Ellsworth Power House and Dam facts for kids
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Ellsworth Power House and Dam
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|Location||Union River, Ellsworth, Maine|
|Area||2 acres (0.81 ha)|
|Architectural style||Renaissance, Ambursen type|
|NRHP reference No.||85001262|
|Added to NRHP||June 20, 1985|
The Ellsworth Power House and Dam, the latter also known as the Union River Dam, is a hydroelectric power generation facility on the Union River in Ellsworth, Maine. The dam, located just north of downtown Ellsworth, impounds the river to create Leonard Lake, named for project's engineer, James Leonard. The powerhouse is a Renaissance Revival building located at the western end of the dam. The power plant, built in 1907, was one of the first peaking power plants built in the state, and the hollow concrete dam is one of the highest Ambursen-type buttress dams ever built. The facility was listed on the National Register of Historic Places in 1985.
Description and history
The Ellsworth Dam is located between two bluffs which flank Maine's Union River, and rise to a height of more than 100 feet (30 m). The dam consists of a series of buttresses, spaced about 15 feet (4.6 m) apart, which provide support for two large slabs of steel-reinforced concrete that span the river between the bluffs. The dam is 71 feet (22 m) in height, with a spillway 60 feet (18 m) long. The buttresses, set on a granite bedrock ledge, are three feet thick.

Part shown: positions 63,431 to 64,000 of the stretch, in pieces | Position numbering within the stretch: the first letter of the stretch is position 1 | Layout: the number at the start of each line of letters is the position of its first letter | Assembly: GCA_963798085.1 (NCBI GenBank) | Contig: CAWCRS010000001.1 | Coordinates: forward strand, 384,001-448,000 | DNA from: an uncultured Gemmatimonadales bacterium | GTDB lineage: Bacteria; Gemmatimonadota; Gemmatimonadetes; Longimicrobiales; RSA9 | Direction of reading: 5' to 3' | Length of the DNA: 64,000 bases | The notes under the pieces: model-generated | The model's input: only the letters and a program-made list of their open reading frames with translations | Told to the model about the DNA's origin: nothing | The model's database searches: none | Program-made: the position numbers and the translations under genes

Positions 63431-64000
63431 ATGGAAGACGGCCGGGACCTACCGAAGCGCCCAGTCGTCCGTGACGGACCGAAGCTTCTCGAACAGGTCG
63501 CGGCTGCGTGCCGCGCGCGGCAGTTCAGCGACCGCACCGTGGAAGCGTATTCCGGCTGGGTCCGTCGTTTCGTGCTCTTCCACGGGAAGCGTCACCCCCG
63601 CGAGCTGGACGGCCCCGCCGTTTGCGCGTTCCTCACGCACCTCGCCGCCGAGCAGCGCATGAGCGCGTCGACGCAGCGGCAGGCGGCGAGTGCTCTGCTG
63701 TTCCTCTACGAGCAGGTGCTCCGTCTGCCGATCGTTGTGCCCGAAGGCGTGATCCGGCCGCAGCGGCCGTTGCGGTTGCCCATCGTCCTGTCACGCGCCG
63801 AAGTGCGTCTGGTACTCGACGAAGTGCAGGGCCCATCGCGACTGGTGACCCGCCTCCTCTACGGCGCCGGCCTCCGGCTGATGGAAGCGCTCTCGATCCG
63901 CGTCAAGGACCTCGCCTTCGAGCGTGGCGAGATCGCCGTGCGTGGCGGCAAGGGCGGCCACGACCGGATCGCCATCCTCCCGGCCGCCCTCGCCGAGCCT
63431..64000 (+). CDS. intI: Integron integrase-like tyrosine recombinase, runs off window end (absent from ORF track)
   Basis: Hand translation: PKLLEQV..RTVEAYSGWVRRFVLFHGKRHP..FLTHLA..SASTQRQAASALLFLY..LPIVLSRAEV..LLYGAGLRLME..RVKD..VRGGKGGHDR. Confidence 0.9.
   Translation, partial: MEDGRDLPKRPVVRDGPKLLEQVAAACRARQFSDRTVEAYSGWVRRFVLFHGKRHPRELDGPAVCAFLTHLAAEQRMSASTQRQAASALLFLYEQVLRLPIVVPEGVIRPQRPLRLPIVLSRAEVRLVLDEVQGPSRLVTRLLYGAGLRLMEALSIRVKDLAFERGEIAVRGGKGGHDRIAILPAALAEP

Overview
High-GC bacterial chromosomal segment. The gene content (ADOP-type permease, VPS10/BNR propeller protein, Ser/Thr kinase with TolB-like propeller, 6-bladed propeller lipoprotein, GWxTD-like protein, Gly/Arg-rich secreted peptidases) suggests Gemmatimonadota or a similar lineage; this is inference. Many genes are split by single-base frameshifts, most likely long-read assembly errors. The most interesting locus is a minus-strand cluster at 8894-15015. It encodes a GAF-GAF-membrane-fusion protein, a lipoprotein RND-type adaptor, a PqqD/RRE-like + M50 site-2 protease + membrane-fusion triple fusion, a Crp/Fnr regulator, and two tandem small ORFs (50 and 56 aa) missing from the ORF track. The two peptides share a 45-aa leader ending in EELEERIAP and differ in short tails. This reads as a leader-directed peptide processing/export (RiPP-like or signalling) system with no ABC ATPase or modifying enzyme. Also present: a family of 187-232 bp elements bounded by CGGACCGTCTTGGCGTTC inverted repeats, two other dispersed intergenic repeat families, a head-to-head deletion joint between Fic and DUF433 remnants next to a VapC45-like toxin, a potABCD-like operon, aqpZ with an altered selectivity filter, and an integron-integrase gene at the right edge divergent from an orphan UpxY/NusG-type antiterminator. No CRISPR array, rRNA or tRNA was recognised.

The power station is located at the base of the dam on the west bank of the river. It is a 1-1/2 story structure built out of concrete blocks, with a red tile gabled roof. The Renaissance Revival structure has round-arch windows which are connected by a stone belt course, and there are Palladian windows in the gable ends. An addition on the building's rear was built with similar styling.
The power station was built in 1907 by the Bar Harbor and Union River Power Company, to designs by its engineer, James Leonard. The company was merged in 1925 into the Bangor Hydro-Electric Company, now part of Emera. The plant was acquired by Black Bear Hydro in 2009, and sold to Brookfield Partners in 2014. The dam is in the process of being relicensed; its most recent permit was due to expire in 2017, however, public concern about fish passage and water quality, caused the Federal Energy Regulatory Commission to delay issuing a new permit. The new expiration date is April 2020. In its current configuration, the plant produces about 30,000 megawatt-hours of electricity annually.
(The dam is no longer hollow. During the 1990s. the FERC required installation of post-tensioned anchors deep into ledge and the filling of the hollow dam with concrete, in order to increase dam safety.)
Ellsworth Power House and Dam Facts for Kids. Kiddle Encyclopedia.